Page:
Review: This Book is Full of Spiders (John Dies at the End Book 2 of 2)

This Book Is Full of Spiders: Seriously, Dude, Don't Touch It - David Wong

First of all, look at that cover.  On second thought, if you’re afraid of spiders, cover your eyes and scroll on by.  I really like it, and I don’t normally take much notice of book covers.  Pictures don’t usually do much for me; I’d rather have 1000 words.  But apparently I like pictures of books with holes that have book-page-spiders crawling out of them.  Who knew?


This book is the sequel to John Dies at the End.  Each book tells a complete story that stands on its own, although there are some fun references to the first book that would go over somebody’s head if they hadn’t read it.  This second book has the same crazy humor combined with goriness, crudeness, and silliness, but I did think it was toned down a little bit as compared to the first book.  On the other hand, I’ve now read almost 900 pages of this author’s writing, so I may have just built up an immunity.  Or brain damage.


I didn’t think this plot was as unique and strange as the first one, but it still had its own unique flare and it was told well.  In fact, I may have been more absorbed by this story simply because it wasn’t quite so bizarre.  It definitely wasn’t devoid of craziness and fun, though.  With this book I don’t see much harm in a brief synopsis, as long as I leave out all the juicy details: The story is basically about the zombie apocalypse coming to a small town in the Midwestern U.S., but with the not-really-zombies caused by not-exactly-spiders.  Normally I hear the word “zombie” and reflexively reply with the word “ugh”, but this isn’t one of those tedious types of zombie/monster stories.  I get bored if a story primarily consists of characters running from scary monsters, finding a temporary refuge, getting found by scary monsters, and running from scary monsters again.  This book has an actual story, and it never once felt tedious.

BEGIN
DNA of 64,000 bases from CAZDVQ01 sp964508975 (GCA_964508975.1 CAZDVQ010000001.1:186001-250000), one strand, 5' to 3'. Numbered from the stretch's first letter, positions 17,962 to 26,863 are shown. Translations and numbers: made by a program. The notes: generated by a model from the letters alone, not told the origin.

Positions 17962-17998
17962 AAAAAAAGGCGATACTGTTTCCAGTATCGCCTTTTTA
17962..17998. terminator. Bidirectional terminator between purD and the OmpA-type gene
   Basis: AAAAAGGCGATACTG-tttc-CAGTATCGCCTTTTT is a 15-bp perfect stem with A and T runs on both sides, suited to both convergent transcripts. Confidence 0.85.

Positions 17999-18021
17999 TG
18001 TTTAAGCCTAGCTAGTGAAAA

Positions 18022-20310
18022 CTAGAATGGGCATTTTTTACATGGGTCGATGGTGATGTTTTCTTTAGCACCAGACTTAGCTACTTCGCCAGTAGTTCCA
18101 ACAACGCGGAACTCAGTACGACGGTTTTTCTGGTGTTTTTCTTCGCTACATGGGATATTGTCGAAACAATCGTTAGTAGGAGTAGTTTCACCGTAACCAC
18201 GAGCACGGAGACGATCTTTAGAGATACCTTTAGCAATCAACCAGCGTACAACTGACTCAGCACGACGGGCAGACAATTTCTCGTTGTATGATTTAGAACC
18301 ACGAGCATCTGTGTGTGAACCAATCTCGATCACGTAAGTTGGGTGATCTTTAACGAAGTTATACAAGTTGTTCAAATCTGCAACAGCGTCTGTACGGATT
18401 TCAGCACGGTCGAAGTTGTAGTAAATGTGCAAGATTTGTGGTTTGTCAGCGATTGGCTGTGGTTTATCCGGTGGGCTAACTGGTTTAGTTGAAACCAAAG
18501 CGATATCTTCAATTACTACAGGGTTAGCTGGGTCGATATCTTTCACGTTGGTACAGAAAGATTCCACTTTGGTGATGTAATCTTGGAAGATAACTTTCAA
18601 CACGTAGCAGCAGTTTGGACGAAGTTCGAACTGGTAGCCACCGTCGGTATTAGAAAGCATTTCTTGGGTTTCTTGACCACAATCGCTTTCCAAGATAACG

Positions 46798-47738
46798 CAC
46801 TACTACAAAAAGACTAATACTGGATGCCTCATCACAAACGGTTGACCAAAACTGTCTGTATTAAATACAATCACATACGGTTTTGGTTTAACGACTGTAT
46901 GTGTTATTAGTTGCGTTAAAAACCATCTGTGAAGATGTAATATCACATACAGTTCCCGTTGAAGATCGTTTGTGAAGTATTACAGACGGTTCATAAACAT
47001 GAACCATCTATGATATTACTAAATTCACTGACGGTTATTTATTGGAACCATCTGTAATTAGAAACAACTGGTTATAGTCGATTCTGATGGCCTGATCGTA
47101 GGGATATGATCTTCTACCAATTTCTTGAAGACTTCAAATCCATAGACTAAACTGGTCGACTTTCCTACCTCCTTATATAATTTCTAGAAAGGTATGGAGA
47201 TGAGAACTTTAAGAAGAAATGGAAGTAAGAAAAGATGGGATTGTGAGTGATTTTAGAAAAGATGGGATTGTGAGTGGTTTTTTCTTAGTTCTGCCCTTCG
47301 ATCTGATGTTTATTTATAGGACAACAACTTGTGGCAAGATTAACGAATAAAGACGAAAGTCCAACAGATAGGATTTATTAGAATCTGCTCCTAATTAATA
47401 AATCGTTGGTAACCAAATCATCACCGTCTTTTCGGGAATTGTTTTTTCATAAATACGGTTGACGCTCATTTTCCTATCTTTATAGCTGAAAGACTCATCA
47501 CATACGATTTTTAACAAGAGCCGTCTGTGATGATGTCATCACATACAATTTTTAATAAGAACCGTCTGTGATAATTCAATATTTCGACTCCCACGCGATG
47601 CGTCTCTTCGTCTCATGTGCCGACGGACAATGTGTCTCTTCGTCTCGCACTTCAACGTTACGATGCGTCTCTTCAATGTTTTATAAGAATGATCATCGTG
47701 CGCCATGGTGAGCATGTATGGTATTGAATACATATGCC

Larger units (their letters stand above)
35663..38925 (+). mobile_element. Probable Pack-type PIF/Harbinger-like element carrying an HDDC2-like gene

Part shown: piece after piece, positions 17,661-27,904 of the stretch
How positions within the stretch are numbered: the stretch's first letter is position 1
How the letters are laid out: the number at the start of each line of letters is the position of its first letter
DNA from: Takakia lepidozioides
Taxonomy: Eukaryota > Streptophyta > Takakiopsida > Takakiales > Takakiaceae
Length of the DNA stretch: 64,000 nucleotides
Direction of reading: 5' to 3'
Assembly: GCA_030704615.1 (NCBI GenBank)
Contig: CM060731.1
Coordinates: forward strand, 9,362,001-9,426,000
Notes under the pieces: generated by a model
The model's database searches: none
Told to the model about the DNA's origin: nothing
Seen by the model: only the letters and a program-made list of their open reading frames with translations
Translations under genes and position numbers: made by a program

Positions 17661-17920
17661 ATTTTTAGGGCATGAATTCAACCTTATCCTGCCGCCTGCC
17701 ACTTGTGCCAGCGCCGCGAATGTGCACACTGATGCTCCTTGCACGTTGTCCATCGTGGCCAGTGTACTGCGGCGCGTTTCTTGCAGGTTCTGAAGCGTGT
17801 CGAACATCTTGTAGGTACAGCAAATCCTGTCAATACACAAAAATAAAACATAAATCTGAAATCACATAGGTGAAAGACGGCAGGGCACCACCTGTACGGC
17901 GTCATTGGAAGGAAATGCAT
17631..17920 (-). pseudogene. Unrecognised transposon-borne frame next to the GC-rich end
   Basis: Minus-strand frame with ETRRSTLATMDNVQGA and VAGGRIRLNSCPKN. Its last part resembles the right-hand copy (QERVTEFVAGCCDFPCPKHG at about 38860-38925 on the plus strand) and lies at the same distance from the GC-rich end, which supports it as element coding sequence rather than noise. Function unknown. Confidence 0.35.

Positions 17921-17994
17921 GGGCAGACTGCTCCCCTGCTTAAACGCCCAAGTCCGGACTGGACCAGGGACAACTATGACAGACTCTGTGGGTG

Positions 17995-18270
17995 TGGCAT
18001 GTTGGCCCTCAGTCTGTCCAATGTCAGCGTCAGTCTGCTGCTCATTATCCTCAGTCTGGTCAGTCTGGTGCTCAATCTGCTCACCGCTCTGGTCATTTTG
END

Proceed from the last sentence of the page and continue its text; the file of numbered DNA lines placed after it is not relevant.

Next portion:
The first book had been told primarily from the first-person perspective of the narrator.  In this book, our main characters aren’t together for large portions of the story so the reader gets to spend some time in the heads of the other main characters.  I enjoyed that because I felt like I got to know those characters better, and I enjoyed not being confined to a single viewpoint and a single chain of events.  On the other hand, I wished the characters were together more often because I think they’re more fun that way.


One semi-spoilerish comment:

It seems pretty pointless to persist in calling the town “Undisclosed” to discourage tourists, considering the entire world has been watching news about it for days.  The town is likely to be a household name for years.  But then, the narrator does make references to potential readers 200 years from now, so maybe he’s trying to prevent tourism in 200 years. :)

(show spoiler)


In summary, there were some things I liked better about this book as compared to the first book, and some things I liked less.  On average, though, I think I enjoyed them about equally.  I may have to check out some of the author’s other work someday.